Alarm from world powers as Trump warns US military is 'locked and loaded'
President Donald Trump issued a new threat to North Korea on Friday, saying the US military was "locked and loaded", as Pyongyang accused him of driving the Korean peninsula to the brink of nuclear war and world powers expressed alarm.
The Pentagon said the United States and South Korea would proceed as planned with a joint military exercise in 10 days, an action sure to further antagonise North Korea.
China, Russia and Germany voiced dismay at the war of words between Pyongyang and Washington. Trump, who has pressed China to help rein in its ally North Korea, said he would speak to Chinese President Xi Jinping on Friday night.
In their telephone call, Xi told Trump the North Korean nuclear issue required a peaceful resolution through talks, and urged the "relevant side" to exercise restraint, avoiding words or action that raise tension, China's state media said.
Trump, vacationing at his Bedminster, New Jersey, golf resort, again referred to North Korea's leader in his latest bellicose remarks.
Military solutions are now fully in place,locked and loaded,should North Korea act unwisely. Hopefully Kim Jong Un will find another path!— Donald J. Trump (@realDonaldTrump) August 11, 2017
Asked later by reporters to explain the remark, Trump said: "Those words are very, very easy to understand."
Again referring to Kim, Trump added, "If he utters one threat ... or if he does anything with respect to Guam or any place else that's an American territory or an American ally, he will truly regret it, and he will regret it fast."
In remarks to reporters after a meeting with US Secretary of State Rex Tillerson and US Ambassador to the United Nations Nikki Haley, Trump said the situation with North Korea was "very dangerous and it will not continue.
"We will see what happens. We think that lots of good things could happen, and we could also have a bad solution," he said.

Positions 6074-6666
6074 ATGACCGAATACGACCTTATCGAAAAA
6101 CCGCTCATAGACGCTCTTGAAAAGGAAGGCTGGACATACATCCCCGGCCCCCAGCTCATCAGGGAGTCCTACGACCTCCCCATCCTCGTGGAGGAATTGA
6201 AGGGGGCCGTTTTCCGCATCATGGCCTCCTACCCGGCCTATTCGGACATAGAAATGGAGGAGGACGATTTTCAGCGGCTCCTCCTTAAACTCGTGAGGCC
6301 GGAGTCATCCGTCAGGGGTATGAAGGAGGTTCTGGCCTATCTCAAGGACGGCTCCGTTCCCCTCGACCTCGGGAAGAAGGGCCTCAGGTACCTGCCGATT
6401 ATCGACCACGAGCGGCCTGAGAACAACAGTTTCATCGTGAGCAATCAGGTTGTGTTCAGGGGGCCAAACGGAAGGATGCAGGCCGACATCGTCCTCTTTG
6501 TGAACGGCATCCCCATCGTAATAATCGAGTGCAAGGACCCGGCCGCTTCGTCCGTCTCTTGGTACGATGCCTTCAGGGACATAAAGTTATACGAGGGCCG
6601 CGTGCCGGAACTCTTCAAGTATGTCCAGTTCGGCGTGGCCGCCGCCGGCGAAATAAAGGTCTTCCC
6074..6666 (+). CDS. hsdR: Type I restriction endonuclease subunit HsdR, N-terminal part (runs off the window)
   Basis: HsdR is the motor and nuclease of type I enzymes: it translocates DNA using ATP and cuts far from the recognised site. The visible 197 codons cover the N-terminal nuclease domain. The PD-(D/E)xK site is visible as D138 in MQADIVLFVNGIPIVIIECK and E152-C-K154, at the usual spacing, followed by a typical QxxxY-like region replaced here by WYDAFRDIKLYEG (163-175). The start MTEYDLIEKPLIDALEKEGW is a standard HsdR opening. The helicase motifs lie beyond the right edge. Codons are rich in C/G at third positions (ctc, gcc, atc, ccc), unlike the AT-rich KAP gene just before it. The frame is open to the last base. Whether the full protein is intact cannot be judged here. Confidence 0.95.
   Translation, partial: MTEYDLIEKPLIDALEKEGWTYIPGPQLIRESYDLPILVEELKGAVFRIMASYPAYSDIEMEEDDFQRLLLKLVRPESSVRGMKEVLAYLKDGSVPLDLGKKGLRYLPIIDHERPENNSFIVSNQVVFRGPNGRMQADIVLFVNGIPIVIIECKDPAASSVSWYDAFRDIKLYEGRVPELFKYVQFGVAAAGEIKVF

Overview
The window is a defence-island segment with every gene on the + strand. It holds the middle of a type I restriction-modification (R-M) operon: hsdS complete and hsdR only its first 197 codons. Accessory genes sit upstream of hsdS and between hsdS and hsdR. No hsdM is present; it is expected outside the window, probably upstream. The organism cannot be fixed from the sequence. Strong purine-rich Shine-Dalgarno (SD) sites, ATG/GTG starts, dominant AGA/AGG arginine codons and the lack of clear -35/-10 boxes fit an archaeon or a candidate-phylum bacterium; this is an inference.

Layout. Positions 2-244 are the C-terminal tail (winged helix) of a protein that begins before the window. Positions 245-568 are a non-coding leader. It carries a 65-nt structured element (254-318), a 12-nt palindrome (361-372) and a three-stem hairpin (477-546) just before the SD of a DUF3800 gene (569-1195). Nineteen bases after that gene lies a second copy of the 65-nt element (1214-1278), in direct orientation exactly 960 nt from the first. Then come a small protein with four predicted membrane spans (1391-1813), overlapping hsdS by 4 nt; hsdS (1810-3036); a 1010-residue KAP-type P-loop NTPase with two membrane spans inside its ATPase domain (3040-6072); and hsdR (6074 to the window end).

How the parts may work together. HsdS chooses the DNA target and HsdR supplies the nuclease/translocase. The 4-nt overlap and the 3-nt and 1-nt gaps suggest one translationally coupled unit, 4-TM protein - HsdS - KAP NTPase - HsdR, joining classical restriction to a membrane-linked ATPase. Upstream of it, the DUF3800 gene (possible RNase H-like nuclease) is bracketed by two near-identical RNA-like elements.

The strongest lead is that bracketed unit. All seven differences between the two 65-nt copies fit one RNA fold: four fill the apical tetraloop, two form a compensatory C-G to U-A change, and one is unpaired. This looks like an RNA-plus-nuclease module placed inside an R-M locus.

Despite the tough rhetoric, Trump insisted that "nobody loves a peaceful solution better than President Trump".
Trump said he thought US allies South Korea and Japan were "very happy" with how he was handling the confrontation.
The president, a wealthy businessman and former reality television personality, sent his tweet after North Korean state news agency, KCNA, said in a statement that "Trump is driving the situation on the Korean peninsula to the brink of a nuclear war."
On Thursday (Friday NZT), Trump cautioned North Korea that "things will happen to them like they never thought possible" should the isolated country attack the United States or its allies.
Trump also told reporters that his previous day's threat of "fire and fury" may not have been "tough enough," even as he sought to reassure an anxious world that he has the situation under control.
US Defence Secretary James Mattis tempered Trump's harsh words later by telling reporters the United States still preferred a diplomatic approach to the North Korean threat. A war would be "catastrophic," he said.
Asked if the United States was ready if North Korea committed a hostile act, he said: "We are ready."
Tension in the region has risen since the reclusive North staged two nuclear bomb tests last year and launched two intercontinental ballistic missile tests in July in defiance of world powers. Trump has said he would not allow Pyongyang to develop a nuclear weapon capable of hitting the United States.
As incendiary rhetoric in Pyongyang and Washington flared this week, a Chinese state-run newspaper said on Friday that China should remain neutral if North Korea launches an attack that threatens the United States, sounding a warning for Pyongyang over its plans to fire missiles near the US Pacific territory of Guam.
China, North Korea's most important ally and trading partner, has reiterated calls for calm. Beijing has expressed frustration with both Pyongyang's repeated nuclear and missile tests and with behaviour from South Korea and the United States, such as military drills, that it sees as increasing tensions.
"China should also make clear that if North Korea launches missiles that threaten US soil first and the US retaliates, China will stay neutral," the Global Times, which is widely read but does not represent government policy, said in an editorial.
"If the US and South Korea carry out strikes and try to overthrow the North Korean regime and change the political pattern of the Korean Peninsula, China will prevent them from doing so," it said.
North Korea's KCNA said its army would complete plans in mid-August to fire four intermediate-range missiles over Japan to land near Guam.
- The Washington Post, Reuters